The sit-ins were examples of non-violence resistance, created by the youth, to bring awareness to the issue of segregation. Different from the legalistic approach adopted by the NAACP, the purpose of the sit-ins were to enact quick changes. As a form of direct action, during a sit-in, students sat at an all white counter and refused to move unless they were forcefully removed by police or told to go home by their group leader. Socially, the sit-ins faced obstacles generated by white communal resistance to desegregation. In the beginning of the movement, whites were annoyed by the sit- ins but no violence was inflicted on the participants. However, as the sit-ins progressed whites began to take physical actions against the partakers. Participants constantly faced the obstacle of maintaining their composure, and sticking to non-violence ideologies...
... middle of paper ...
...ntrol, and the obstacle of not fighting back when being brutally beat by your oppressor were among the obstacles that Freedom Riders faced.
As Ghandi said, “in the end people must each decide for themselves what they will and will not do, and no one else should try to force them or shame them into acting (Lewis, 164). The purpose of the non-violent movement was to show people blacks were civilized and deserved the same rights as whites, a movement based on morality, compliance and control. The sit-ins and Freedom Rides were two examples of the non-violent movement that attempted to change people ideologies in relation to the treatment of blacks. This “new stage of black insurgency” would bring about a more direct approach towards desegregation, obtaining immense resistance from the white community and generating many obstacles for participants along the way.
Need Writing Help?
Get feedback on grammar, clarity, concision and logic instantly.Check your paper »
- Virtue and Patience In order to survive these days, there need to be at least some standards and goals of morality in a person's life. Moral excellence is definitely hard to achieve, but is something worth while to attempt. Personally, there are many distractions and obstructions the present day provides, creating a difficulty of direction in my own life. I need to overcome obstacles such as peer pressure in order to become a confident, successful person. The present day provides impediments which I believe I can overcome by way of morality and virtue.... [tags: essays research papers]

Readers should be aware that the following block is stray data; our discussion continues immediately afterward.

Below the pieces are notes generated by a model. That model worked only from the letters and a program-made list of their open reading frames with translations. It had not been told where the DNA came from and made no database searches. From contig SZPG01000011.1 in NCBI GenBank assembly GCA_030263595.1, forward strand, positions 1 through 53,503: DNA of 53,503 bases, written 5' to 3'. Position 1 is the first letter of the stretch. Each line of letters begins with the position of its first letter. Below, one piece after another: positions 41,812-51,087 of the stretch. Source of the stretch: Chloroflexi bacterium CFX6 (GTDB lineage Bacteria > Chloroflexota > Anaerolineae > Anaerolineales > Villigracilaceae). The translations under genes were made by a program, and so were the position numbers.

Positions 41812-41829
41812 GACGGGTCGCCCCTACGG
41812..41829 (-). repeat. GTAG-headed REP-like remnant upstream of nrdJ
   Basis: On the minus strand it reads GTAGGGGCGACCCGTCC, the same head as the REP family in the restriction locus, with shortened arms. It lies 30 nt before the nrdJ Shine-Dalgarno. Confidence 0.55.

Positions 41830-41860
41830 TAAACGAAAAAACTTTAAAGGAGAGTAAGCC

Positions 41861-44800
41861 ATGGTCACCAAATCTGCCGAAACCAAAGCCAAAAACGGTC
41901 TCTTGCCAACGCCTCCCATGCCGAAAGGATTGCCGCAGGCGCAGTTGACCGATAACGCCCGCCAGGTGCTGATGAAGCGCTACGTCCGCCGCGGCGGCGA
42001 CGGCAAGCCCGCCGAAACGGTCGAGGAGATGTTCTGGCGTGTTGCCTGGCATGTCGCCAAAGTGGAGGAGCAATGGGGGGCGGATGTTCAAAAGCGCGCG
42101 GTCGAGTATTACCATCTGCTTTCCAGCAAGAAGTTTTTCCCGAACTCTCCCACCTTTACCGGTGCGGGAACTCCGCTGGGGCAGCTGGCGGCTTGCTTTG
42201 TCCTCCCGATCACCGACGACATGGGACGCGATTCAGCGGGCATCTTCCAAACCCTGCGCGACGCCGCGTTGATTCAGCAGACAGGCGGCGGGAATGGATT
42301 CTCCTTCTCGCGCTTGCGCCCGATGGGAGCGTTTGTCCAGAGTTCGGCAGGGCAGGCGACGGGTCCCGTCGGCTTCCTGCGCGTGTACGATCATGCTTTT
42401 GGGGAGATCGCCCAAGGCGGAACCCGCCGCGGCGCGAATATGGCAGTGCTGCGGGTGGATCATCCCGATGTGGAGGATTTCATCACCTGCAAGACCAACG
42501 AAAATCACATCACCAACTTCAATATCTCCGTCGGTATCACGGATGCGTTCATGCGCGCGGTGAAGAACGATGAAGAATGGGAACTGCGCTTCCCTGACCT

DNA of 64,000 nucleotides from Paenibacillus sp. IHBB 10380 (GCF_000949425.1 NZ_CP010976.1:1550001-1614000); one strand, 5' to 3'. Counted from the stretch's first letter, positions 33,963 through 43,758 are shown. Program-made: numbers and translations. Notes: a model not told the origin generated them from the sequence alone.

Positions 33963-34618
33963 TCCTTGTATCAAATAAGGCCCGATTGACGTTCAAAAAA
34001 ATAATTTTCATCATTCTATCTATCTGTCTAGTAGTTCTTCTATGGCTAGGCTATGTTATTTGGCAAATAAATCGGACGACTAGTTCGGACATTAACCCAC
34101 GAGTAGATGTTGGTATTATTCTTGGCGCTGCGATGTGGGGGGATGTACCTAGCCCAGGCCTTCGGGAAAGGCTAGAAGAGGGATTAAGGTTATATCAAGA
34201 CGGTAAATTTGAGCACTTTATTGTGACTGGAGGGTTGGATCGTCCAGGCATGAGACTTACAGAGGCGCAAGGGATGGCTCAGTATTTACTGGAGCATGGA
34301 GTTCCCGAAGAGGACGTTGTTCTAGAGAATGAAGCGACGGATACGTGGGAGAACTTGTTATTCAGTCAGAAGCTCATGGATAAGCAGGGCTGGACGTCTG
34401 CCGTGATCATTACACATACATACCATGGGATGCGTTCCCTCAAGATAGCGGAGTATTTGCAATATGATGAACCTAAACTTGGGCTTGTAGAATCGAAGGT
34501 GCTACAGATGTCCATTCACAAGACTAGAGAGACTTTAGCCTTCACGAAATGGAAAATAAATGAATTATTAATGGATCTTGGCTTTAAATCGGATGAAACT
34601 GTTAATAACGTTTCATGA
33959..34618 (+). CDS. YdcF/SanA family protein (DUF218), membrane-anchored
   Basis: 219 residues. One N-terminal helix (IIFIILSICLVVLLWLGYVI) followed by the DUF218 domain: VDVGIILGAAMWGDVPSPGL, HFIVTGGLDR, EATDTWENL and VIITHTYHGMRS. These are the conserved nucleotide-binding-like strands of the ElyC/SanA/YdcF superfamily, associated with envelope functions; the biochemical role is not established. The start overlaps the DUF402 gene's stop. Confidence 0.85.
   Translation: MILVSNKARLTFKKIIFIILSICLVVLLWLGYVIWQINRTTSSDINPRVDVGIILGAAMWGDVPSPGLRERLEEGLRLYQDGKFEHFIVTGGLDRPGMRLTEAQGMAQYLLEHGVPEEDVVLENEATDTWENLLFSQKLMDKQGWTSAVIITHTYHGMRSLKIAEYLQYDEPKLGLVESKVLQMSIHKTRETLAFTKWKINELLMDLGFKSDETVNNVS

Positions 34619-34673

1369 words (3.9 pages)
- Some theorists believe that ‘power is everywhere: not because it embraces everything, but because it comes from everywhere… power is not an institution, nor a structure, nor possession. It is the name we give to a complex strategic situation in a particular society. (Foucault, 1990: 93) This is because power is present in each individual and in every relationship. It is defined as the ability of a group to get another group to take some form of desired action, usually by consensual power and sometimes by force.... [tags: Steven lukes, social theories, political power]
1832 words (5.2 pages)
- In the novel The Power of One, the main character, Peekay, is a very complex character who through a perilous and difficult journey is able to achieve the power of one a concept that means through personal struggle a single person is able to change the world for the better. The novel is a summary of Peekay’s life through his early childhood to young adulthood and throughout these years Peekay developes a many traits and qualities that contribute to his gaining of the power of one and through the continuous development of these traits Peekay, in turn, achieves the power of one and becomes the best version of himself.... [tags: Philosophy of love, Single person, Patient, Novel]
1548 words (4.4 pages)
- Introduction The contentious little book titled Women, Power, Politics maintains politics to be devalued, acknowledging the fact that only few people do vote, and women are unable to achieve within the realm of Canadian politics. Sylvia Bashevkin, the author of the book argues that Canadians have a profound unease with women in positions of political authority, what she calls the "women plus power equals discomfort" equation. She evaluates a range of barriers faced by women who enter politics, including the media's biased role of representing the private lives of women in politics, and she wonders why citizens find politics is underrepresented in Canada compared to Belgium.... [tags: canadians, open society]